• 5
    I generally agree, but it only goes so far. I think at some point questions about the nuances of the field of Education (the academic field that produces a lot of the research about academia) eventually become off-topic once they are no longer directly relevant to academics in general. – StrongBad Dec 20 '18 at 17:16
  • My general concern with this is that while we are the community, we are a biased subset of it. Representation from bioscience and the humanities tends to be somewhat sparse here, so I think there remains some question as "Are we qualified to answer this for the broader concept of academia?" – Fomite Jan 3 at 2:30
  • @Fomite: But that’s in an issue that goes beyond this question, isn’t it? (Also, the biosciences do not seem to be so badly represented here; humanities on the other hand clearly are.) – Wrzlprmft Jan 3 at 10:37
  • @Wrzlprmft It definitely goes beyond this question, but I think it does touch on it, and our justifications for if this is on or off topic. – Fomite Jan 4 at 1:24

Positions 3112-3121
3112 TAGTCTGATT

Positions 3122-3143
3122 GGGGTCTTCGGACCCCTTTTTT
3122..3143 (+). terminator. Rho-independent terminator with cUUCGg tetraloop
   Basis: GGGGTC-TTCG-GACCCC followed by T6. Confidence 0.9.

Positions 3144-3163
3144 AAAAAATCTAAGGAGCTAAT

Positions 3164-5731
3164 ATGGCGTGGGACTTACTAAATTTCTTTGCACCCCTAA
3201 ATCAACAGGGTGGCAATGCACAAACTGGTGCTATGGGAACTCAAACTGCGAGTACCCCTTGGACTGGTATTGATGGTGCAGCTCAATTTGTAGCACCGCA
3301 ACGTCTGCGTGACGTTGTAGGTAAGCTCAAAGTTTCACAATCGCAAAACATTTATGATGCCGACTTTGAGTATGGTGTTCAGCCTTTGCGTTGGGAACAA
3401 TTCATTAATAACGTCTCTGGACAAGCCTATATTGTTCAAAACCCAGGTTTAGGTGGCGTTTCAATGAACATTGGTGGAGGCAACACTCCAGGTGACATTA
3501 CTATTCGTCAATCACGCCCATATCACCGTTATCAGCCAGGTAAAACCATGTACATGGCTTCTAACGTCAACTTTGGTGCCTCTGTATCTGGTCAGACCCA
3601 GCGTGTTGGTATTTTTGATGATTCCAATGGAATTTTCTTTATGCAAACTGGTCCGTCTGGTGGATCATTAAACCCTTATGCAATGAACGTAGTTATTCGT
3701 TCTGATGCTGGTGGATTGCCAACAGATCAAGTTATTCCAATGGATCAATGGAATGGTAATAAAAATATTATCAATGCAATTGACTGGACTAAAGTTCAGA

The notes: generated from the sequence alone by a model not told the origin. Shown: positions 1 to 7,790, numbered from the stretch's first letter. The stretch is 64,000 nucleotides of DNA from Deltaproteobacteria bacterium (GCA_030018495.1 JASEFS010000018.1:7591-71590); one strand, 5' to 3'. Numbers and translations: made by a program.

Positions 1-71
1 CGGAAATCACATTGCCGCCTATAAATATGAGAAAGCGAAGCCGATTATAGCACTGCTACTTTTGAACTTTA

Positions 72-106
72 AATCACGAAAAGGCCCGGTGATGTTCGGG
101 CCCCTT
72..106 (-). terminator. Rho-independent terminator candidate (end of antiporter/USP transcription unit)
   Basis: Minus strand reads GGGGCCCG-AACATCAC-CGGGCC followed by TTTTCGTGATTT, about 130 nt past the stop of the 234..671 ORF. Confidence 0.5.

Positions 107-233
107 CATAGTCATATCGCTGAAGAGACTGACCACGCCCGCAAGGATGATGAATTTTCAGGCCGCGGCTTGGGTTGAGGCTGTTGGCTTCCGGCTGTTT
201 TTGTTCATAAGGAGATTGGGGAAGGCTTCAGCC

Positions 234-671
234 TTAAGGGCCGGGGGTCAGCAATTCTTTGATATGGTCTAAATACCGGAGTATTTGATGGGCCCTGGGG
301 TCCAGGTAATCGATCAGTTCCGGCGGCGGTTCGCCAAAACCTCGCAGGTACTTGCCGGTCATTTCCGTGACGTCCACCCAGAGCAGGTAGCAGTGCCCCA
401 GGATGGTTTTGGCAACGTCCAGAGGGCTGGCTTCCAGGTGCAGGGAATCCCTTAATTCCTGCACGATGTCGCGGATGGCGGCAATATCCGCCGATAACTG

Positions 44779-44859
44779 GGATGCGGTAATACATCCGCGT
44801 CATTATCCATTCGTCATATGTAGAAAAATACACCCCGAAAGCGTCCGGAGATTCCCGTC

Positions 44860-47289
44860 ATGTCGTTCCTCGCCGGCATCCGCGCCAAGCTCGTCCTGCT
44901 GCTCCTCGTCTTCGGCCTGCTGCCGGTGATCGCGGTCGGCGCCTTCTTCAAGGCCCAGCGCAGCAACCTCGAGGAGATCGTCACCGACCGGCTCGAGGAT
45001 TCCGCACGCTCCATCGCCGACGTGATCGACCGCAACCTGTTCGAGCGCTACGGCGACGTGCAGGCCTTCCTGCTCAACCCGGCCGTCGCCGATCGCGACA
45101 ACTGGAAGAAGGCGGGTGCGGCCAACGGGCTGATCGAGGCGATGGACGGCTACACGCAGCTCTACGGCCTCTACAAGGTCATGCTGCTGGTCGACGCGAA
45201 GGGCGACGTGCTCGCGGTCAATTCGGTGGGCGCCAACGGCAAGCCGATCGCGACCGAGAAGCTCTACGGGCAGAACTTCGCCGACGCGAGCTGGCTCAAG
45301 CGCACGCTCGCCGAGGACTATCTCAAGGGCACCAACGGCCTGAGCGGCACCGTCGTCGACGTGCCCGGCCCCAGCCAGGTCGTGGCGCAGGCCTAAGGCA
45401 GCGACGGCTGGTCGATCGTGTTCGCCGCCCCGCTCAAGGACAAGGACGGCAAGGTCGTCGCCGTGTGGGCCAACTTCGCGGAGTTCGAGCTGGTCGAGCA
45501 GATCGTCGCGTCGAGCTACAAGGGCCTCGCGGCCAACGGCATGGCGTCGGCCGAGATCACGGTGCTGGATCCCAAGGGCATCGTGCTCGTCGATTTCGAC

3

I agree with @Wrzlprmft, but I would distinguish between "content of research" meaning results and "content of research" meaning methodology/approach/the process of research. I think the opposition to the question linked in the OP wrongly conflates the prohibition on the "content of research" meaning methodology with asking for a referenced answer (i.e., "results").

I think questions about methodology etc related to academic research should still be off-topic and think this is consistent with @StrongBad's comment:

I think at some point questions about the nuances of the field of Education (the academic field that produces a lot of the research about academia) eventually become off-topic once they are no longer directly relevant to academics in general.